NEW YORK -- A police officer who fatally shot a mentally ill woman in her New York apartment in 2016 after she brandished scissors and a bat was acquitted by a judge Thursday.
New York Police Department Sgt. Hugh Barry was found not guilty of murder, manslaughter and criminally negligent homicide in the death of Deborah Danner.
Barry said Danner swung the bat before he opened fire, but another responding officer, Camilo Rosario, testified that Danner
Defense attorney Andrew Quinn said "we've always felt confident we would win but you never know" until the verdict is announced.
The October 2016 shooting drew rare rebukes from New York Police Commissioner James O'Neill and Democratic Mayor Bill de Blasio, who said "something went horribly wrong here."
Less than five years before she died, Danner wrote a searing, eloquent essay on living with schizophrenia, agonizing over the deaths of mentally ill people like her at the hands of police.
"We are all aware of the all too frequent news stories about the mentally ill who come up against law enforcement instead of mental health professionals and end up dead," she wrote. Danner called for "teaching law enforcement how to deal with the mentally ill in crisis."
Officers had been called to her Bronx home several times before, and had taken her to hospitals.
Barry testified that before the shooting he persuaded Danner to put down the scissors and then tried to grab her before she had a chance to pick them up again.
"She was too fast for me," Barry said. "The last thing I want was for her to go into the room and get the scissors."
Barry said he drew his gun and pleaded with her to drop the bat, but she stepped toward him. He said he could not back up because five other officers were crowded close behind him.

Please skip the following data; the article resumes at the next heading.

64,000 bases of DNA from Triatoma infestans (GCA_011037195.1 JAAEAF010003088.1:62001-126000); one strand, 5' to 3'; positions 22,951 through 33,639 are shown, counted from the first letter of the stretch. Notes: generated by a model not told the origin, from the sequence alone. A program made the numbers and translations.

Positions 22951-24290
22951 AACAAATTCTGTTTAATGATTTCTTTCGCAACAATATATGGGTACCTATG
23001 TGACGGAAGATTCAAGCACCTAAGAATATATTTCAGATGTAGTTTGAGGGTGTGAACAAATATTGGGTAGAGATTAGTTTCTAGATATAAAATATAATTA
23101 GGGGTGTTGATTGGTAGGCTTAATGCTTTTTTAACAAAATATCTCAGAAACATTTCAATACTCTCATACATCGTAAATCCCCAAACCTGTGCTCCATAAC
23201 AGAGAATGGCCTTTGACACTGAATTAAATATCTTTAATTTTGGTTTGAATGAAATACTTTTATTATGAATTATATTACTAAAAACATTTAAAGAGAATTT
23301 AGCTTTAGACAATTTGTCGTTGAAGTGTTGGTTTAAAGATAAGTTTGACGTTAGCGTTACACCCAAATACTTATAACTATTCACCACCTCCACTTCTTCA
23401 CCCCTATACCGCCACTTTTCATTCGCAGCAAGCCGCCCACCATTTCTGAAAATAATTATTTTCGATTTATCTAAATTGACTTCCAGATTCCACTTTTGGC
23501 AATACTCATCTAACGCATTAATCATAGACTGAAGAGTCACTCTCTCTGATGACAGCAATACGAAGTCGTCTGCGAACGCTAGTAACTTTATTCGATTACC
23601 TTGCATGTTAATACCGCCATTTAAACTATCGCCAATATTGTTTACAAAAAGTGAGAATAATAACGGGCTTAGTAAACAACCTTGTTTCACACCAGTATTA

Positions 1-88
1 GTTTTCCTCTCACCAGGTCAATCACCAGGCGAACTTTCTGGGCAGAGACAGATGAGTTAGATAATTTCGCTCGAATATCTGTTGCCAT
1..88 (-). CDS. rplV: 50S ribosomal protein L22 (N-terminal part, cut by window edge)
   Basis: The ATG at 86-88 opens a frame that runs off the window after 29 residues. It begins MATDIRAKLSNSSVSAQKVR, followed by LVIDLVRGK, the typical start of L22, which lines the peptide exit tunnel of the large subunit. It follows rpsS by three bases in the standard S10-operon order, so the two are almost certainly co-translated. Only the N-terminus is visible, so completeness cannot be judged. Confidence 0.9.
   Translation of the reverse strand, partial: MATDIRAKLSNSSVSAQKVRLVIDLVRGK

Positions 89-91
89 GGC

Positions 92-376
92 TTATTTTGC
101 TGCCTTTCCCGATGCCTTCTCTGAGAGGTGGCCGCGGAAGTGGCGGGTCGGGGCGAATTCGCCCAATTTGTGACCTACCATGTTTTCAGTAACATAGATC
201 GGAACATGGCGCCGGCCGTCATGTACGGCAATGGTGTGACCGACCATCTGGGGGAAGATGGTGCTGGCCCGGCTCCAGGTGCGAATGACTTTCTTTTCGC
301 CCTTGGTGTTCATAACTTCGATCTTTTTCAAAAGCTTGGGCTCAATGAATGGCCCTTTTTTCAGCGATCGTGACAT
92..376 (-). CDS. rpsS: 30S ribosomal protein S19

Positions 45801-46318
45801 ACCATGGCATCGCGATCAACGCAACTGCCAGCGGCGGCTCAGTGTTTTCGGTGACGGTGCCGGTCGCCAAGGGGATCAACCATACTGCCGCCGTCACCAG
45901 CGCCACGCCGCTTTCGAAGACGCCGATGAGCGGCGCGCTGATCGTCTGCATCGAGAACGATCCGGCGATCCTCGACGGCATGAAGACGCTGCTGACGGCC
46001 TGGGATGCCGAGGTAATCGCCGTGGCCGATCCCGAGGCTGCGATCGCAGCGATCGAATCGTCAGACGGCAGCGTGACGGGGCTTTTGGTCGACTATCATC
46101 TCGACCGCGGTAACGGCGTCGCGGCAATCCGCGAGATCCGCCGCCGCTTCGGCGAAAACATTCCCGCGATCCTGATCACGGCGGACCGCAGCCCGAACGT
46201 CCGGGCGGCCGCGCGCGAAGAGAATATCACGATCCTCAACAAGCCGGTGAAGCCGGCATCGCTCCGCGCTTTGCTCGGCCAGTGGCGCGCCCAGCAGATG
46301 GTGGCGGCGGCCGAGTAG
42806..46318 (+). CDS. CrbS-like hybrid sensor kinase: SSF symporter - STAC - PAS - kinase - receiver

"I just see the bat swinging and that's when I fired," he said. "I'm looking at this bat that can crack me in the head and kill me."
O'Neill said at the time that his department had "failed" by not subduing Danner without resorting to deadly force.
"That's not how it's supposed to go," O'Neill said. "It's not how we train; our first obligation is to preserve life, not to take a life when it can be avoided."
De Blasio said officers are only supposed to use deadly force when "faced with a dire situation" and then "it's very hard to see that the standard was met."
Prosecutors said Danner's death resulted from numerous failures by the eight-year department veteran.
Bronx District Attorney Darcel D. Clark, expressed disappointment in the verdict, saying that Danner's death illustrates the larger issue of how "we need changes in the way we address people with mental health issues."
"There must be serious reforms to improve access to treatment so the situation does not rise to a crisis," she said. "Mental health professionals should be part of the response to emotionally disturbed persons."
Sgt. Ed Mullins, head of the Sergeants Benevolent Association, said on Twitter after the verdict that he offers his "empathy and sympathy" to Danner's family. But he said he was outraged "for the malicious prosecution that was conducted for the most nefarious of reasons."
The death of Danner, who was black, at the hands of Barry, who is white, invited comparisons to the 1984 police killing of another black Bronx woman, Eleanor Bumpurs, who was shot after waving a knife at officers.